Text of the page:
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英语新闻:媒体与Facebook:与虎谋皮?

2015-05-20    来源:财富中文网    【      美国外教 在线口语培训
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英语新闻:媒体与Facebook:与虎谋皮? 

英语新闻:

As has been rumored for some time, Facebook launched a trial project called “Instant Articles” on Wednesday morning—a partnership with nine news organizations, including The New York Times, The Guardian, BuzzFeed,and National Geographic. Under the terms of the deal, entire news stories from those partners will appear insideFacebook’s mobile app and be able to be read there, as opposed to the traditional practice of news publishers posting an excerpt and a link to their website.

At first blush, this sounds like a pretty straightforward exchange of value. Facebook gets what will hopefully be engaging content for its 1.4 billion or so users, and publishers get the reach that the social network provides—plus keep any revenue from advertising that they sell around that content. (if Facebook sells the ads, then publishers reportedly get to keep 70% of the proceeds.) So everybody wins, right?

That’s certainly the way Facebook is trying to sell the partnership: as a mutual exchange of goods, driven by the company’s desire to help publishers make their articles look as good as possible and reach more readers. But whenever you have an entity with the size and power of Facebook, even the simplest of arrangements becomes fraught with peril, and this is no exception. Why? Because a single player holds all of the cards in this particular game.

And that player is Facebook, as Columbia University’s Emily Bell noted on Twitter:

Main problem for publishers + FB remains theoretical: can you both be journalistic + be part of a commercial power structure?

— emily bell (@emilybell) May 13, 2015

The main reason why publishers like the Times have entered into this partnership in the first place is that they are falling behind when it comes to mobile. As technology analyst Ben Thompson points out, Facebook is quite right when it says that most news sites load too slowly and look terrible, rendering the ads on those pages largely useless. Facebook, however, understands mobile like no one else: everything loads faster, looks nicer and is more appealing to advertisers, in part because Facebook can do the kind of targeting that newspapers aren’t equipped to do.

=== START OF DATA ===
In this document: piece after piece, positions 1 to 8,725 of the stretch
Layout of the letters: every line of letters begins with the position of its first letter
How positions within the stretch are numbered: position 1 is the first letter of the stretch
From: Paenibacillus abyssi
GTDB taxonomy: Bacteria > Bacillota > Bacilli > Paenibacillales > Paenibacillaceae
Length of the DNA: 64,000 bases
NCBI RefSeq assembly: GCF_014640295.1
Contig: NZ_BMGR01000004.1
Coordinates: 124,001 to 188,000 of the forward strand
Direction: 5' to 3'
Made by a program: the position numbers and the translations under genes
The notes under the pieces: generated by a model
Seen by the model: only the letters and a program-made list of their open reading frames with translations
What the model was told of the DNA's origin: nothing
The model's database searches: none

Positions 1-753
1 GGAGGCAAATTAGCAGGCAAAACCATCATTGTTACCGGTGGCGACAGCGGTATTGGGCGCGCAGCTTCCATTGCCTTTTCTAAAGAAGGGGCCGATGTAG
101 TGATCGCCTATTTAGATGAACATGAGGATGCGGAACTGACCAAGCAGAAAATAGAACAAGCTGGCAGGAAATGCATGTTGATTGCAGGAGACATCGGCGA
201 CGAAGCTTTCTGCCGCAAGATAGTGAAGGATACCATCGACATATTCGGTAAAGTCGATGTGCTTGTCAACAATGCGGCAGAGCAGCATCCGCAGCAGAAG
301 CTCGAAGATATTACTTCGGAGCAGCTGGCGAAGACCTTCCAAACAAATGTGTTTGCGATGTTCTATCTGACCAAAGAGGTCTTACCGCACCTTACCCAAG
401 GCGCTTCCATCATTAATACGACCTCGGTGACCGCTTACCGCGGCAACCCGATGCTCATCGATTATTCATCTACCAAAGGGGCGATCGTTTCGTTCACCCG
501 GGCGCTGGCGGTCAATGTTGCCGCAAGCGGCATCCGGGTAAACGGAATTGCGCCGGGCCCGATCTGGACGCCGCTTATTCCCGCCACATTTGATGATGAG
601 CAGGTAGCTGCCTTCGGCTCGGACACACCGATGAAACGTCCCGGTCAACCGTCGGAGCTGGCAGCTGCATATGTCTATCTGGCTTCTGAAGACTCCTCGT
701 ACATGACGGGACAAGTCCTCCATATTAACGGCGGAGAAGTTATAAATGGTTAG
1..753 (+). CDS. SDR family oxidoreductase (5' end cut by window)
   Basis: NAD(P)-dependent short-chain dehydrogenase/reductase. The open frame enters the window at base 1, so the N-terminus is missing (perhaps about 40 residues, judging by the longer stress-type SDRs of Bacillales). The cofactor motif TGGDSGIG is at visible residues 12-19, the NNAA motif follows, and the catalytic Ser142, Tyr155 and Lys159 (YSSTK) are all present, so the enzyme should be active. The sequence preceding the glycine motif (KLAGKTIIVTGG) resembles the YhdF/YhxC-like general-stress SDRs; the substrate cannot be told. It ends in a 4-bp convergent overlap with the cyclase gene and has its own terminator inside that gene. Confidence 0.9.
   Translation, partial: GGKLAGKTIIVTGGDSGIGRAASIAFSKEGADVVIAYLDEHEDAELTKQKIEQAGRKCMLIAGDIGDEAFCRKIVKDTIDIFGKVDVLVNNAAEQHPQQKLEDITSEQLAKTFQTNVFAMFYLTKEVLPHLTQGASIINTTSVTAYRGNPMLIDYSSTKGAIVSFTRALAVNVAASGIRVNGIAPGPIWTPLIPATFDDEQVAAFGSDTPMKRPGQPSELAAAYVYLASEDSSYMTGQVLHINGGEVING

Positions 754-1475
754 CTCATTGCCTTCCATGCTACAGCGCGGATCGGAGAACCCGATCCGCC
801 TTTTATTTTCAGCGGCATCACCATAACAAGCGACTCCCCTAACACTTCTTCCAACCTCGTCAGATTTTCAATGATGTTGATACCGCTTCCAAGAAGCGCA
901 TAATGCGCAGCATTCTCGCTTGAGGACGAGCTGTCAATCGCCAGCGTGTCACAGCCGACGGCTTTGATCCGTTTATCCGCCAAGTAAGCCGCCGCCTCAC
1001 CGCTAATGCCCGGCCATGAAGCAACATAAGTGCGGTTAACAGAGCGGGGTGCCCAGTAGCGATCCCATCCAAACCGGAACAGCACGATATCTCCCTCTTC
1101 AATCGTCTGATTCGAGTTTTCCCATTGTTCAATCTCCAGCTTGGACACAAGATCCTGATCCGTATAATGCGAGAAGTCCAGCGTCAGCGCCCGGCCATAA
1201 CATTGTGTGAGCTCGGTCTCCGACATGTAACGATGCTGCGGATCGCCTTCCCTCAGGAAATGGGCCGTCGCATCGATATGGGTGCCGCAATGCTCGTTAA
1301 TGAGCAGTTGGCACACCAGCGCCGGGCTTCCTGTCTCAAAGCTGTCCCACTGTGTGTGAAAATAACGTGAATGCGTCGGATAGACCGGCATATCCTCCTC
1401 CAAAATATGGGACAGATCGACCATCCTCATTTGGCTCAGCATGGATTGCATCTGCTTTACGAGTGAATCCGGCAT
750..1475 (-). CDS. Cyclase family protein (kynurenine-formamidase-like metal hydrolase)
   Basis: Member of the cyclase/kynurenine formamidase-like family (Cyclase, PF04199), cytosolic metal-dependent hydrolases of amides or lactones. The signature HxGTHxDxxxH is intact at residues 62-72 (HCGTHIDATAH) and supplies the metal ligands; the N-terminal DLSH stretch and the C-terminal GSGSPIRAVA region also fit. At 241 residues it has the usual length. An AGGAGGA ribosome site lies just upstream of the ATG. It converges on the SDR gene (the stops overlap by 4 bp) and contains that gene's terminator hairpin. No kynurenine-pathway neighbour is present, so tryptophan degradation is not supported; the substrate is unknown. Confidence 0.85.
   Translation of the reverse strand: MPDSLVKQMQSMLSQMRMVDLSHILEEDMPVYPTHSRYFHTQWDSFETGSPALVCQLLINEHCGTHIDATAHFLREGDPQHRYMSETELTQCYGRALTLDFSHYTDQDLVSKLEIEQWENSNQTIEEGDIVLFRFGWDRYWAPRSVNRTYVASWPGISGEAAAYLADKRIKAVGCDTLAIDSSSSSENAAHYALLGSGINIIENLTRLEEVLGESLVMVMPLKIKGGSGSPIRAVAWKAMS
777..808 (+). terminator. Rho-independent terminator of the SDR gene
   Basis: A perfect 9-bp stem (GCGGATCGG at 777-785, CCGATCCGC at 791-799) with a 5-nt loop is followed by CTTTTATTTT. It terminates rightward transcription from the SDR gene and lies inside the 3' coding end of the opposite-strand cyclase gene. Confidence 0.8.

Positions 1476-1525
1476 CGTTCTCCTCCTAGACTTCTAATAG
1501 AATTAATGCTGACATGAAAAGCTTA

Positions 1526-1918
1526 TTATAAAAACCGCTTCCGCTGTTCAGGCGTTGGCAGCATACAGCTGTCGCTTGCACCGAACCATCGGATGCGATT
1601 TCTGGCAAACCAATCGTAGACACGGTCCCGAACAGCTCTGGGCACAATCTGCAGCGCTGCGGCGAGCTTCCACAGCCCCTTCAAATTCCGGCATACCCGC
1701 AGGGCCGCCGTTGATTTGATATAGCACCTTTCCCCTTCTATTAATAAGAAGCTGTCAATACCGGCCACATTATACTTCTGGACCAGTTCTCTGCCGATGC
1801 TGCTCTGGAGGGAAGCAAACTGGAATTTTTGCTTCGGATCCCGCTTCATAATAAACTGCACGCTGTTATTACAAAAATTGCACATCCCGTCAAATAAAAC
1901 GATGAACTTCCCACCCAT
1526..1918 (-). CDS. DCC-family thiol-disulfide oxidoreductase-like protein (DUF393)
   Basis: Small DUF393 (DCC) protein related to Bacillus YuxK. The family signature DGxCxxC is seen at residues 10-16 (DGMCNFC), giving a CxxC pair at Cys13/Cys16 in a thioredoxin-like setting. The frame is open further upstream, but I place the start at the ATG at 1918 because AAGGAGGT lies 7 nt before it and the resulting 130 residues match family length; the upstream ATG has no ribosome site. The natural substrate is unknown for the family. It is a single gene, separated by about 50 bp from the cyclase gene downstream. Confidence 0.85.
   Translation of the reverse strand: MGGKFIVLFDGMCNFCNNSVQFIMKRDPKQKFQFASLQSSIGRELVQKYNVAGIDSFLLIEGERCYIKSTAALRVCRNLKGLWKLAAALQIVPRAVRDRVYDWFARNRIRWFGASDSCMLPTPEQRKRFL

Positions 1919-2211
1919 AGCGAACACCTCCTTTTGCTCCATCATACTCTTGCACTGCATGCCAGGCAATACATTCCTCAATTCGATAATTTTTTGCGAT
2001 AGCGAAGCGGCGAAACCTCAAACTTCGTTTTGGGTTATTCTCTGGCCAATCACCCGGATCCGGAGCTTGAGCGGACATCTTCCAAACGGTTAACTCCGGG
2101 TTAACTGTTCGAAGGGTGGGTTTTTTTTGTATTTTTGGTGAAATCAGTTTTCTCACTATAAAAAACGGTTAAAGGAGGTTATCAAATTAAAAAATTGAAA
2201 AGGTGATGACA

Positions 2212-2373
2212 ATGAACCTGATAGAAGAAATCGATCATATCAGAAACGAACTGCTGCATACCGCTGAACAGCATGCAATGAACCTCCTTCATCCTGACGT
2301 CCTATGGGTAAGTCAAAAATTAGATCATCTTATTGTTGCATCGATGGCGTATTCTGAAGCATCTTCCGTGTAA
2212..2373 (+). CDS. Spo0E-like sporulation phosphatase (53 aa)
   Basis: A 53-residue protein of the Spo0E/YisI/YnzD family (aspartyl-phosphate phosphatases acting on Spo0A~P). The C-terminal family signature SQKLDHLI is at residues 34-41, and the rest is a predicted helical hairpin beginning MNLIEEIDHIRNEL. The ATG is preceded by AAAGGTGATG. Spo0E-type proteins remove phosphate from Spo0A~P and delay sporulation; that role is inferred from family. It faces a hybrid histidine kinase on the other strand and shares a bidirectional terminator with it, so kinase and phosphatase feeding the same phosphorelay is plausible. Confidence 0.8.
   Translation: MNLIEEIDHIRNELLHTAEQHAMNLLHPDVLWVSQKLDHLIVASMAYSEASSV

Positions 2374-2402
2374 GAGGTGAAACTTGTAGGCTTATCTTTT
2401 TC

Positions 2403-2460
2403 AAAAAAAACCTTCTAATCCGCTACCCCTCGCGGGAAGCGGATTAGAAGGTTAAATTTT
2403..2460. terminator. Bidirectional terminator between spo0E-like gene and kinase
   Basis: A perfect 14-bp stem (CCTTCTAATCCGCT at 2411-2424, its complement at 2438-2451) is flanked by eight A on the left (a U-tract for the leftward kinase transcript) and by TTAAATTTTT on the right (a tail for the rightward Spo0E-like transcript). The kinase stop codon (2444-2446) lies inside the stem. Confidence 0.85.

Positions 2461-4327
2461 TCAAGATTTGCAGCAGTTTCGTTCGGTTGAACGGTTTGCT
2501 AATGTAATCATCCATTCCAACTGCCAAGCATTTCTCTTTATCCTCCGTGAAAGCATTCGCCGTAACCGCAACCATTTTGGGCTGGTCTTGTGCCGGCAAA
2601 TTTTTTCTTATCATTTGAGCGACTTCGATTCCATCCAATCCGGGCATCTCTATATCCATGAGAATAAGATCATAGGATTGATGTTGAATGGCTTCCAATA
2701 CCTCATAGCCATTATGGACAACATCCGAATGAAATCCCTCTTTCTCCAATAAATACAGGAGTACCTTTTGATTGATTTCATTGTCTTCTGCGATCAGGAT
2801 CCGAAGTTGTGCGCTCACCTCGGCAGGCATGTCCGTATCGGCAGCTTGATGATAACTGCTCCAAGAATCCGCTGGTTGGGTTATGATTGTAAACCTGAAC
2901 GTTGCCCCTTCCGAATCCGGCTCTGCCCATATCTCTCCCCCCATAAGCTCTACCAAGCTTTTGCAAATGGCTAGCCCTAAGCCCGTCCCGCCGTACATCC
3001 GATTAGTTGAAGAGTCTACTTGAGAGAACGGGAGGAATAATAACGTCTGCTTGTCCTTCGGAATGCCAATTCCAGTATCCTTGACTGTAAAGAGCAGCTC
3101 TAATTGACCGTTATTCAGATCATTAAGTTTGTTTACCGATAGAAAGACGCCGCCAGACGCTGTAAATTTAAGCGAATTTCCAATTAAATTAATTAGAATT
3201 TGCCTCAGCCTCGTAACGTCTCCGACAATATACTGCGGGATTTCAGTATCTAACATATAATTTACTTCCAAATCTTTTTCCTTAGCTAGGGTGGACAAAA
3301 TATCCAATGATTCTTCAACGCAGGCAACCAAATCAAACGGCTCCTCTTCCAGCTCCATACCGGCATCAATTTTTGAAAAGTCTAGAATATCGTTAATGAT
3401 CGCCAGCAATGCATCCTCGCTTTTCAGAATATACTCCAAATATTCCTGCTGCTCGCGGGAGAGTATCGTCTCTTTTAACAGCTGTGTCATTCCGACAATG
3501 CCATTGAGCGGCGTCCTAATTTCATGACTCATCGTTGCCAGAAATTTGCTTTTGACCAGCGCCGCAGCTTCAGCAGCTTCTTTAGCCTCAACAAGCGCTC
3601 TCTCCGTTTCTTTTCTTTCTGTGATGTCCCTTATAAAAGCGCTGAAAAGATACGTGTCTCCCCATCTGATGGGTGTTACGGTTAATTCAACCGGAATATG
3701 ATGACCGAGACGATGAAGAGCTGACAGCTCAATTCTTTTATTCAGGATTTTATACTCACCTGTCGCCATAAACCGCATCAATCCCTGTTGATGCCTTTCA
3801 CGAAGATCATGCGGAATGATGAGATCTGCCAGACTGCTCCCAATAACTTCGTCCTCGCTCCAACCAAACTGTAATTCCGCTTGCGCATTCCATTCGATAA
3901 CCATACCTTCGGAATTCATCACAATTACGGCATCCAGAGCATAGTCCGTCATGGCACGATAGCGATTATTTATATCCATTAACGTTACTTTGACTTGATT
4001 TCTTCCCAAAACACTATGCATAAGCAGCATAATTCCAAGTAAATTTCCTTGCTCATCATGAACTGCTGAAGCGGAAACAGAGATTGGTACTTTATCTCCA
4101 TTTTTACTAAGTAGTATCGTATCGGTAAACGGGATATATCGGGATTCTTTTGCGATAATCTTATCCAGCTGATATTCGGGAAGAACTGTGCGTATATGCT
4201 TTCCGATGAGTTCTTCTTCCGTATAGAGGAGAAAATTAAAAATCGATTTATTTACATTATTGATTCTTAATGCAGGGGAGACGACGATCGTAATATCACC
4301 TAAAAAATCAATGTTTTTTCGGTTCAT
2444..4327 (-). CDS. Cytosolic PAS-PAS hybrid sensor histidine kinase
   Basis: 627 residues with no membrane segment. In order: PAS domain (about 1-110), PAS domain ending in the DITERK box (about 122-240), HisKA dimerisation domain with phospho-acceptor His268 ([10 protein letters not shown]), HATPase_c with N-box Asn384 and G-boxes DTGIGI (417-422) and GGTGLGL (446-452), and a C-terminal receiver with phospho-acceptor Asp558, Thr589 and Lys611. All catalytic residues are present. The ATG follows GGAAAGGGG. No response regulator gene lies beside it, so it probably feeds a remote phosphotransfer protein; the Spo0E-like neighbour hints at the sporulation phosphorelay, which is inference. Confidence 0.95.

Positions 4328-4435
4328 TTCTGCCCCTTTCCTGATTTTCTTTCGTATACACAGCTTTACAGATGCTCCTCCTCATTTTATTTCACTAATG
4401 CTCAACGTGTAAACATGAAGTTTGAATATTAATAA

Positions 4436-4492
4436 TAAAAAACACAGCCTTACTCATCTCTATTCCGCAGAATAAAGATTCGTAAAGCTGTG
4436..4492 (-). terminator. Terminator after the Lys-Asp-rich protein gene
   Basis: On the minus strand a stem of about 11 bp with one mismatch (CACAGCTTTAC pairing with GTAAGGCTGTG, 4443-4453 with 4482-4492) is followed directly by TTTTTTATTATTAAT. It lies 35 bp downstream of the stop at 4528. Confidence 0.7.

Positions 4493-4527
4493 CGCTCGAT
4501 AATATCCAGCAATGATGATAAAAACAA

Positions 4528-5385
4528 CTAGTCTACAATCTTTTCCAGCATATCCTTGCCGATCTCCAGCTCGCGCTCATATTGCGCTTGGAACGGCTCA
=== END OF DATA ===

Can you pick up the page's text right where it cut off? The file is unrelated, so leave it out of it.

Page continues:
This is what makes the social behemoth’s offer so appealing. Plus, publishers get to keep some or all of the ad revenue, and they also get data about what users are doing with their content, which is always useful.

The part of this deal that makes it a classic Faustian bargain is that Facebook arguably gets more from the arrangement than publishers do. How could that be, when it is giving away all the revenue? Because Facebook doesn’t really care about the revenue from ads around news content (although I expect most partners will take the 70% deal, if not now then later, because Facebook is better at selling ads). What Facebook wants is to deepen and strengthen its hold on users.

In that sense, news content is just a means to an end. And the risk is that if it stops being an effective means to that end, then Facebook will lose interest in promoting it. But in the meantime, Facebook will have solidified its status as the default place where millions or possibly even billions of people go to get their news. In other words, it will still own the land, and who farms which specific patch of that land is irrelevant.

One big reason why there is trepidation in news-publishing circles—New York magazine said there was “palpable anxiety” in the Times newsroom about the deal—is that we already know what happens when Facebook loses interest in something: it withers and dies. That’s what happened with the social games that companies like Zynga developed and promoted through Facebook, a multibillion-dollar business until it suddenly wasn’t. It’s also what happened with the “social reader” apps that publishers like The Guardian and The Washington Post came up with in 2012 at Facebook’s behest.

The similarities between those apps and the current “instant articles” arrangement are many. The apps allowed users to read entire articles inside an app within Facebook, and millions of readers signed up to do so. But then Facebook changed its algorithm so that these articles and apps didn’t show up as frequently, and readership plummeted overnight.

The risk isn’t that an evil Facebook suddenly tries to destroy or pervert the causes of journalism, or goes to war against media entities (although the network’s relationship with news is troubled, as my colleague Erin Griffith points out, and censorship is not uncommon). The big risk is that Facebook plunders the relationship that news companies have—or should have—with their readers, and then destroys their business model almost accidentally, while it is in pursuit of other things. That’s the kind of thing that concerns Facebook-watchers like veteran journalist Dan Gillmor: